In the days that followed, Steve recounted Donnie’s awareness with what was unfolding with this client, and how Donnie stopped, placed attention on the man, shared a few tips from focused intention, moved back, and watched as the client relaxed into the flow of the collective game.

Donnie was exercising care for his client and it really seemed to work to help him relax and better enjoy their time together. He showed that in the balance of attention and intention, others feel care in focused interaction. People tend to like the personal attention and helpfulness of others when it is packaged and presented in the right way, and at the right time.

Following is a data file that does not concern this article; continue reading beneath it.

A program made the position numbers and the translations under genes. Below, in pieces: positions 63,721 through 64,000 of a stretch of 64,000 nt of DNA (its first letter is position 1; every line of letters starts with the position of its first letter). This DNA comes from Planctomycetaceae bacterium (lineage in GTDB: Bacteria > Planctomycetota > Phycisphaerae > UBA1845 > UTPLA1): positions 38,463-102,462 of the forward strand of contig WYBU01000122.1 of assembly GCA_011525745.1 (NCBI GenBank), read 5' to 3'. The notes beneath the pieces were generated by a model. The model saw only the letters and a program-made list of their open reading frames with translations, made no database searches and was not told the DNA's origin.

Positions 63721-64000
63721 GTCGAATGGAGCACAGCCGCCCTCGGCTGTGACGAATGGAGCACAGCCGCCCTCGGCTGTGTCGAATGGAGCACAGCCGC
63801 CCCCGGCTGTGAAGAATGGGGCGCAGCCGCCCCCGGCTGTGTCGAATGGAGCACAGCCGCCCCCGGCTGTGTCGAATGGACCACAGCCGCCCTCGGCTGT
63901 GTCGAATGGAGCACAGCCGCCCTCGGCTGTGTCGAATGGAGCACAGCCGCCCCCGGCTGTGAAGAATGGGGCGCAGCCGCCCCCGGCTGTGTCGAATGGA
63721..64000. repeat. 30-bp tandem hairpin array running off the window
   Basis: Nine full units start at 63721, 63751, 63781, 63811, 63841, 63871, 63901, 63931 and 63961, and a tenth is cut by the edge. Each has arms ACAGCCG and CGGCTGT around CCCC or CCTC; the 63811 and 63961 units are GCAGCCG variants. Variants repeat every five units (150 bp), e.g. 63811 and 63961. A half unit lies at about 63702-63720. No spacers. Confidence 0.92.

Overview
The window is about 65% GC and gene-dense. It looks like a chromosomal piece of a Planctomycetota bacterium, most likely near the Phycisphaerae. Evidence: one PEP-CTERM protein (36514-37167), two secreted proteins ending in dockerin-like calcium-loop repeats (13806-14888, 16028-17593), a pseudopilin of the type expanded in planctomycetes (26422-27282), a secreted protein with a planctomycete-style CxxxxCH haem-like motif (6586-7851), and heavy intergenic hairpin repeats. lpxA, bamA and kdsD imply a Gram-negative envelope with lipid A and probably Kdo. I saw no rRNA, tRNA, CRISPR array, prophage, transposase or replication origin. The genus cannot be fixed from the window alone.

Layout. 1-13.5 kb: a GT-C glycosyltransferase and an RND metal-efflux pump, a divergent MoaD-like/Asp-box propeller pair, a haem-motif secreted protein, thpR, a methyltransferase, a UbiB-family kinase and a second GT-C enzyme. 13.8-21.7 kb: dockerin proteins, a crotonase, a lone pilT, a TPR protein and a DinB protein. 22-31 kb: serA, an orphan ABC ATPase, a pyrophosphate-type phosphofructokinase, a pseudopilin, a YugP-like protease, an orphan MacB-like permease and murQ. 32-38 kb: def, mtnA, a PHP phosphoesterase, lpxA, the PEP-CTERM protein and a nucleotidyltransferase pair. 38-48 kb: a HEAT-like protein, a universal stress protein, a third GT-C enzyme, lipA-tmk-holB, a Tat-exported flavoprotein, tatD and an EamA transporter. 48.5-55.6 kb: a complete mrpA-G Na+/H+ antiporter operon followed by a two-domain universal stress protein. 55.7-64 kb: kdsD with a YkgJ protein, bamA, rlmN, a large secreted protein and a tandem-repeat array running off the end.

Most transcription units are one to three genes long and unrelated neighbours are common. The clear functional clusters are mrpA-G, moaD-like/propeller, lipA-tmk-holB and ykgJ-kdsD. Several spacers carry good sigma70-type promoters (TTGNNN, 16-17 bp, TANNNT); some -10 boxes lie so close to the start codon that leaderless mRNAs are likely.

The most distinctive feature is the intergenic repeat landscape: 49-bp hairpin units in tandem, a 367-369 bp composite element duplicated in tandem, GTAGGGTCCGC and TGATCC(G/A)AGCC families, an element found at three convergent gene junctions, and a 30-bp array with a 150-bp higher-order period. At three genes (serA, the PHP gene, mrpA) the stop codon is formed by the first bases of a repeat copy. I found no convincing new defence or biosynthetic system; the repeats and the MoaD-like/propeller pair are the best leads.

His attentive care was an act of service with purpose.

Steve later encouraged Donnie after the round of golf  saying, “This is simply what you need to do with those you lead. This is how you influence people.”

As leaders, our impact in this world demands focused intention and present attentionLike Donnie, there is something about you as a leader that you simply cannot help but do.

Balance and Impact

 What is that for you?

Your answer is an indicator of your encoded purpose.

  • Focused intention is written in your inward purpose.
  • Present attention is about focus outwardly.
  • The flow is from the internal to the external.

It is in this order that we balance intention and attention toward impact.

This is where we perfect purpose in each interaction.

Purposeful impact comes into view only in the cooperative balance of attention and intention.